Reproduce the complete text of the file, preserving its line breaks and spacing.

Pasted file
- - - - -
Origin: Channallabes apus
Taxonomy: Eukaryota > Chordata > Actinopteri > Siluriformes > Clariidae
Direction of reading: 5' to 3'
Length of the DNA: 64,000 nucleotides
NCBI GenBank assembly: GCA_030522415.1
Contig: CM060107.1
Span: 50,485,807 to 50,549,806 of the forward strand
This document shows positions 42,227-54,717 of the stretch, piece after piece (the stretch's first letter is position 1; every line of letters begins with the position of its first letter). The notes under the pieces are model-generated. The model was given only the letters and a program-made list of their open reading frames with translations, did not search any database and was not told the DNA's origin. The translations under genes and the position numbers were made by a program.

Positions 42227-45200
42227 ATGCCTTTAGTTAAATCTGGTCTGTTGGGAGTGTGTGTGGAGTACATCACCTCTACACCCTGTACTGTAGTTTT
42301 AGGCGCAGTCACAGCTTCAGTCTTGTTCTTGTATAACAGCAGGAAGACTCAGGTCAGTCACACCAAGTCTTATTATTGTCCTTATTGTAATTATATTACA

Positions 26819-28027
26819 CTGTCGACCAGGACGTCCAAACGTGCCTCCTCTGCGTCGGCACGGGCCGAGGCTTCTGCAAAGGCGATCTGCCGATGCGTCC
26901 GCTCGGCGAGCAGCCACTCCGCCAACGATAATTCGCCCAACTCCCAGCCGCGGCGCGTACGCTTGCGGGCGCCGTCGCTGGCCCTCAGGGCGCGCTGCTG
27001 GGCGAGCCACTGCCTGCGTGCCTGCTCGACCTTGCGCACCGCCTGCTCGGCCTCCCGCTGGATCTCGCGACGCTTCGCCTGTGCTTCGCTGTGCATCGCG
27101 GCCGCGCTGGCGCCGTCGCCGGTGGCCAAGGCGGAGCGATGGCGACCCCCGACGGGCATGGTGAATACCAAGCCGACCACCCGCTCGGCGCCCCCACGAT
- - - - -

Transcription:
Origin: Channallabes apus
Taxonomy: Eukaryota > Chordata > Actinopteri > Siluriformes > Clariidae
Direction of reading: 5' to 3'
Length of the DNA: 64,000 nucleotides
NCBI GenBank assembly: GCA_030522415.1
Contig: CM060107.1
Span: 50,485,807 to 50,549,806 of the forward strand
This document shows positions 42,227-54,717 of the stretch, piece after piece (the stretch's first letter is position 1; every line of letters begins with the position of its first letter). The notes under the pieces are model-generated. The model was given only the letters and a program-made list of their open reading frames with translations, did not search any database and was not told the DNA's origin. The translations under genes and the position numbers were made by a program.

Positions 42227-45200
42227 ATGCCTTTAGTTAAATCTGGTCTGTTGGGAGTGTGTGTGGAGTACATCACCTCTACACCCTGTACTGTAGTTTT
42301 AGGCGCAGTCACAGCTTCAGTCTTGTTCTTGTATAACAGCAGGAAGACTCAGGTCAGTCACACCAAGTCTTATTATTGTCCTTATTGTAATTATATTACA

Positions 26819-28027
26819 CTGTCGACCAGGACGTCCAAACGTGCCTCCTCTGCGTCGGCACGGGCCGAGGCTTCTGCAAAGGCGATCTGCCGATGCGTCC
26901 GCTCGGCGAGCAGCCACTCCGCCAACGATAATTCGCCCAACTCCCAGCCGCGGCGCGTACGCTTGCGGGCGCCGTCGCTGGCCCTCAGGGCGCGCTGCTG
27001 GGCGAGCCACTGCCTGCGTGCCTGCTCGACCTTGCGCACCGCCTGCTCGGCCTCCCGCTGGATCTCGCGACGCTTCGCCTGTGCTTCGCTGTGCATCGCG
27101 GCCGCGCTGGCGCCGTCGCCGGTGGCCAAGGCGGAGCGATGGCGACCCCCGACGGGCATGGTGAATACCAAGCCGACCACCCGCTCGGCGCCCCCACGAT